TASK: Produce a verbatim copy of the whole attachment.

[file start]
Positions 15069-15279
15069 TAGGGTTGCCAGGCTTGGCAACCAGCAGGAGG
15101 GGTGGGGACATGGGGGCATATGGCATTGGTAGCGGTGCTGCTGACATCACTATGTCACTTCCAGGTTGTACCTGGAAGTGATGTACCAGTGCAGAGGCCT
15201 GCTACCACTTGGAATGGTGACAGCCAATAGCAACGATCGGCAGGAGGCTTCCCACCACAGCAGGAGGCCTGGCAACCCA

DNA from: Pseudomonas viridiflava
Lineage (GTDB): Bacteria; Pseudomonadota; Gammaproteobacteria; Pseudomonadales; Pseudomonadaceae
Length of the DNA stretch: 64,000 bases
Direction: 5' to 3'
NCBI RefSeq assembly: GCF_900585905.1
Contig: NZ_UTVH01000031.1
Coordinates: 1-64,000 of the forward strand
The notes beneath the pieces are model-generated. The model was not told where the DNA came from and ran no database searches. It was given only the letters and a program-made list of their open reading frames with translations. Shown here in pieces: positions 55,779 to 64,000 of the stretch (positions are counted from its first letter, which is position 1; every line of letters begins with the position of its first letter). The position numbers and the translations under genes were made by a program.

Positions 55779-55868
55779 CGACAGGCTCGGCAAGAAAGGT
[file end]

Positions 15069-15279
15069 TAGGGTTGCCAGGCTTGGCAACCAGCAGGAGG
15101 GGTGGGGACATGGGGGCATATGGCATTGGTAGCGGTGCTGCTGACATCACTATGTCACTTCCAGGTTGTACCTGGAAGTGATGTACCAGTGCAGAGGCCT
15201 GCTACCACTTGGAATGGTGACAGCCAATAGCAACGATCGGCAGGAGGCTTCCCACCACAGCAGGAGGCCTGGCAACCCA

DNA from: Pseudomonas viridiflava
Lineage (GTDB): Bacteria; Pseudomonadota; Gammaproteobacteria; Pseudomonadales; Pseudomonadaceae
Length of the DNA stretch: 64,000 bases
Direction: 5' to 3'
NCBI RefSeq assembly: GCF_900585905.1
Contig: NZ_UTVH01000031.1
Coordinates: 1-64,000 of the forward strand
The notes beneath the pieces are model-generated. The model was not told where the DNA came from and ran no database searches. It was given only the letters and a program-made list of their open reading frames with translations. Shown here in pieces: positions 55,779 to 64,000 of the stretch (positions are counted from its first letter, which is position 1; every line of letters begins with the position of its first letter). The position numbers and the translations under genes were made by a program.

Positions 55779-55868
55779 CGACAGGCTCGGCAAGAAAGGT